It is critical that the communications advisor have an intimate understanding of the innovative project delivery and financing (gained through experience on previous projects, either locally, nationally, or internationally), as well as knowledge of the agency’s brand, objectives, and outcomes for the program and/or projects. They should also be apt at effectively proactively identifying and solving communication issues.

The communication advisor’s scope of services may include, but not be limited to, the following:

  • Sharing responsibilities with internal agency communication staff, including community relations, construction communications, media relations and emergency communications.
  • Coordinating policy-related issues and initiatives as they relate to collaboration with internal and external project stakeholders.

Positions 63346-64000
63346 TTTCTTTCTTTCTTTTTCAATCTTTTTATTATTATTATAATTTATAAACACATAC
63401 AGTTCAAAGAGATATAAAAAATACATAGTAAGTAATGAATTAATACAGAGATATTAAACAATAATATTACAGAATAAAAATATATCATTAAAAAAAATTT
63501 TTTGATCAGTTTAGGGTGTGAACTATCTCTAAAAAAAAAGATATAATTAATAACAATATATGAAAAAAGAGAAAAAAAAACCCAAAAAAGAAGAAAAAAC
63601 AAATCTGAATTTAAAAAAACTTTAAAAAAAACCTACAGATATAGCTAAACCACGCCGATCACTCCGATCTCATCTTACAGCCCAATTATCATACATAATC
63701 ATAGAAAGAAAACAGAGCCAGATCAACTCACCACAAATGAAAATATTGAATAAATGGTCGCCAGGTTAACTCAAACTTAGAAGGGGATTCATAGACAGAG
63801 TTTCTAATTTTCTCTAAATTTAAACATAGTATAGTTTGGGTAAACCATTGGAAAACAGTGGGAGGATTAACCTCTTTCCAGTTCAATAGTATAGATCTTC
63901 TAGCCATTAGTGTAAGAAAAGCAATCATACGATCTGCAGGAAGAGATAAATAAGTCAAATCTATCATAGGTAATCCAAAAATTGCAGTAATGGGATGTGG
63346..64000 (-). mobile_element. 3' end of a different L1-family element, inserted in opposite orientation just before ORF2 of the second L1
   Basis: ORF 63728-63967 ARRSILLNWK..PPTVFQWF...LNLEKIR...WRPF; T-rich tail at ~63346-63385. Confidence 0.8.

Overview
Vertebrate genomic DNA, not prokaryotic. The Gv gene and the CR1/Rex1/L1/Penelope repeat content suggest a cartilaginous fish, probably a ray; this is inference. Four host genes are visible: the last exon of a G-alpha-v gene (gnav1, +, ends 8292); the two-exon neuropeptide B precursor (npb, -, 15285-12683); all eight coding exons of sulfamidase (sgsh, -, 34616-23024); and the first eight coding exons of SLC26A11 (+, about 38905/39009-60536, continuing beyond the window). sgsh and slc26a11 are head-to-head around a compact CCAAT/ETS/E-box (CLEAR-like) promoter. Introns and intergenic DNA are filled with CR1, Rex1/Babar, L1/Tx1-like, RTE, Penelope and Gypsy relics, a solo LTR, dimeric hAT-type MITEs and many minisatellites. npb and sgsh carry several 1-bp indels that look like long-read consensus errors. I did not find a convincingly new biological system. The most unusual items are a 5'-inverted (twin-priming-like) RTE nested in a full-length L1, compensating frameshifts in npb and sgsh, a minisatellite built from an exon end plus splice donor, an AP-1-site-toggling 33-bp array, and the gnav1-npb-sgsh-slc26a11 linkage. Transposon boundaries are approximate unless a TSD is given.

• Preparing official project communications and preparing official project signage (in multiple languages), as required.
  • Coordinating public announcement and advertising of the procurement process, including RFQ/RFP launch.
  • Coordinating announcement or notification of short-listed and preferred proponents.
  • Developing a P3 public outreach and engagement framework plan for consistent and proactive communications with the public, public officials, partner agencies, media, relevant stakeholders, and private sector.
  • Leading in managing external communications including information flow to and from the general public and stakeholders.
  • Participating and/or leading in strategy sessions with agency leadership, staff, and other consultants.
  • Maintaining consistent awareness of project development, policies, and public perception to strategize for next steps as needed.
  • Crafting media publications
  • Facilitating panel opportunities at industry conferences and surveying contractor and investment sentiment aimed at gauging the level of interest in the project.